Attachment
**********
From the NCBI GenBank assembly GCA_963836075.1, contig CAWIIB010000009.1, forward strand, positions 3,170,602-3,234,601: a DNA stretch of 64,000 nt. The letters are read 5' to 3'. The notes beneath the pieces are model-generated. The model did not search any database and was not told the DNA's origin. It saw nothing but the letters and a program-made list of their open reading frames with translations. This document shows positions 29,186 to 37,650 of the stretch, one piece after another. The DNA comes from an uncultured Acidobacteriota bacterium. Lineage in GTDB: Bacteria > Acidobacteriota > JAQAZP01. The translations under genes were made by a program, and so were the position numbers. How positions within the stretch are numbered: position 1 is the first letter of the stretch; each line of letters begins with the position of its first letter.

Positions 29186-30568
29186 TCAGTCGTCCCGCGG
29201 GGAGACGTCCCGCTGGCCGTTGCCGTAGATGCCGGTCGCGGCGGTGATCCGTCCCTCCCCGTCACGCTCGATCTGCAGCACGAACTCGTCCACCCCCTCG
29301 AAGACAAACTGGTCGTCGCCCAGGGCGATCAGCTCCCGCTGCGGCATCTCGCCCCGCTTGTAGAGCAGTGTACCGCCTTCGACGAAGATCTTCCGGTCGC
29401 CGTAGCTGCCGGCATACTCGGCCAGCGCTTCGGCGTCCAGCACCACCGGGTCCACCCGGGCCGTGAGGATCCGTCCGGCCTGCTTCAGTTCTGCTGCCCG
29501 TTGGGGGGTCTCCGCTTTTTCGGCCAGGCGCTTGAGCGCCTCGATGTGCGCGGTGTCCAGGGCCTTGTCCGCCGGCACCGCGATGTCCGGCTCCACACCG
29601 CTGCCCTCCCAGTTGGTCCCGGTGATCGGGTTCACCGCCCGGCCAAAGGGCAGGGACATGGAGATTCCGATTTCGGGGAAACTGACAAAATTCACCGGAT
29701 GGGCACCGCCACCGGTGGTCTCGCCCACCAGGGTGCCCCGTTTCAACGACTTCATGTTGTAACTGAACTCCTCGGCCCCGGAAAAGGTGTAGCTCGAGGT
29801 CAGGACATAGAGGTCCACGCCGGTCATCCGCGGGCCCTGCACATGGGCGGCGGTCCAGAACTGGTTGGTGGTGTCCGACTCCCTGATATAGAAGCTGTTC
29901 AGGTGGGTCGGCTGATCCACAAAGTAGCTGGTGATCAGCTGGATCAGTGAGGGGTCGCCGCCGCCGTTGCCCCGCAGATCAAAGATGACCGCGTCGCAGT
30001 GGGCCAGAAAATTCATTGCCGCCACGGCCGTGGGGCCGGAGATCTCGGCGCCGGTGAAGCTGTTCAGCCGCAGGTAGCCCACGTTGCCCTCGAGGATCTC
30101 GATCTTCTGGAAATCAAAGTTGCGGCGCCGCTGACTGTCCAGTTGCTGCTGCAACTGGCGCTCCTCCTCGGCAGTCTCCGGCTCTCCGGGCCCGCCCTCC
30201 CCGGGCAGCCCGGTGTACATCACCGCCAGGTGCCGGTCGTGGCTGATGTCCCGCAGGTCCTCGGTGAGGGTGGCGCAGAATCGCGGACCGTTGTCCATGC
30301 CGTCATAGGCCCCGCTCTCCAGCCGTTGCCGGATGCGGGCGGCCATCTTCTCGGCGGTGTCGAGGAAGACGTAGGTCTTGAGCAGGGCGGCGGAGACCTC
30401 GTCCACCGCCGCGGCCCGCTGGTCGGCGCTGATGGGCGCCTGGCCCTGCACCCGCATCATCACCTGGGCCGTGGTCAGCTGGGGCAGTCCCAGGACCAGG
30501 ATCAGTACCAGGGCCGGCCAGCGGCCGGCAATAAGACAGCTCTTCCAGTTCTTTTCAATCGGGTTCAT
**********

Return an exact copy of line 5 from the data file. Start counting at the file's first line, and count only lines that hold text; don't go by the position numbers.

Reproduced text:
29301 AAGACAAACTGGTCGTCGCCCAGGGCGATCAGCTCCCGCTGCGGCATCTCGCCCCGCTTGTAGAGCAGTGTACCGCCTTCGACGAAGATCTTCCGGTCGC